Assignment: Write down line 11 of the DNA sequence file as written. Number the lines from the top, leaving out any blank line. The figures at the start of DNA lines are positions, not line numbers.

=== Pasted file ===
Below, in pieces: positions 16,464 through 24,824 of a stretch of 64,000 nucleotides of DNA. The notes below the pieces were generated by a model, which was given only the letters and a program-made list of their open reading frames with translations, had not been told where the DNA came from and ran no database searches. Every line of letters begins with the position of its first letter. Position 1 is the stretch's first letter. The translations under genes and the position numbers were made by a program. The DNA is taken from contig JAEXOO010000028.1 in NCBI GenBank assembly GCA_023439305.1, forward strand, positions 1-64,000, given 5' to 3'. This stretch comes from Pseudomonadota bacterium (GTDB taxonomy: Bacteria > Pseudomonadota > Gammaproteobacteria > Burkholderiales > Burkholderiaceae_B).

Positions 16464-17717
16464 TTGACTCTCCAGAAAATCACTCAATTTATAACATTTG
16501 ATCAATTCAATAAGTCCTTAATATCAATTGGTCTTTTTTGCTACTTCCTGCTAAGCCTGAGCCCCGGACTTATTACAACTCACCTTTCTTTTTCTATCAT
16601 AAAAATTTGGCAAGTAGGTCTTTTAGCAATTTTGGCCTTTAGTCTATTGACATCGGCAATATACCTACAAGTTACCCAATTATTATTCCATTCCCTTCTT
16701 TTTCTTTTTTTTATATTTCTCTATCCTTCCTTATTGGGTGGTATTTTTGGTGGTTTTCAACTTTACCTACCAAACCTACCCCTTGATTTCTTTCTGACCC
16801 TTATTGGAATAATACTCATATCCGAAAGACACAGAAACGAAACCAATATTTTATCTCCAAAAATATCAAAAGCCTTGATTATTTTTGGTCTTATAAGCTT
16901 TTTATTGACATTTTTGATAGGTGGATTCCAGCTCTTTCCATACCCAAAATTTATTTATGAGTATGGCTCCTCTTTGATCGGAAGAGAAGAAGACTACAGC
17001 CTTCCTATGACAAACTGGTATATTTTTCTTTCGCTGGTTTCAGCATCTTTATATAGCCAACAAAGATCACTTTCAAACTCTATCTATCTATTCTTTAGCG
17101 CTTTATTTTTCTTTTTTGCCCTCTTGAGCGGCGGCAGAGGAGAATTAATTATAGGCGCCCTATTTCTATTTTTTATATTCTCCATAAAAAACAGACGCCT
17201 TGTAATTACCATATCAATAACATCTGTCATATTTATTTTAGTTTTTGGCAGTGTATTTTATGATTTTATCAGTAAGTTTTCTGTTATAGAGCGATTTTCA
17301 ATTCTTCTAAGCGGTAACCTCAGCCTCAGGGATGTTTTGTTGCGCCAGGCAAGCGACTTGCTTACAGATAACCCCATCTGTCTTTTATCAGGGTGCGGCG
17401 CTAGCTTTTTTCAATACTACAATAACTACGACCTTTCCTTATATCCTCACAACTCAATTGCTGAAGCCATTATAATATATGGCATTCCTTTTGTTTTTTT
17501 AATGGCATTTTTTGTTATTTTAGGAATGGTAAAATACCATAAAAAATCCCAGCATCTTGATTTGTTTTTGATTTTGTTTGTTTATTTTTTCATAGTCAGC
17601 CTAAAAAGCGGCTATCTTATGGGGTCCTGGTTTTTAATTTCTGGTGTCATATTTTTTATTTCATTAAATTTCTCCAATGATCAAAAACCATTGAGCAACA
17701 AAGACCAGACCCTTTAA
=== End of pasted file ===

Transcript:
17201 TGTAATTACCATATCAATAACATCTGTCATATTTATTTTAGTTTTTGGCAGTGTATTTTATGATTTTATCAGTAAGTTTTCTGTTATAGAGCGATTTTCA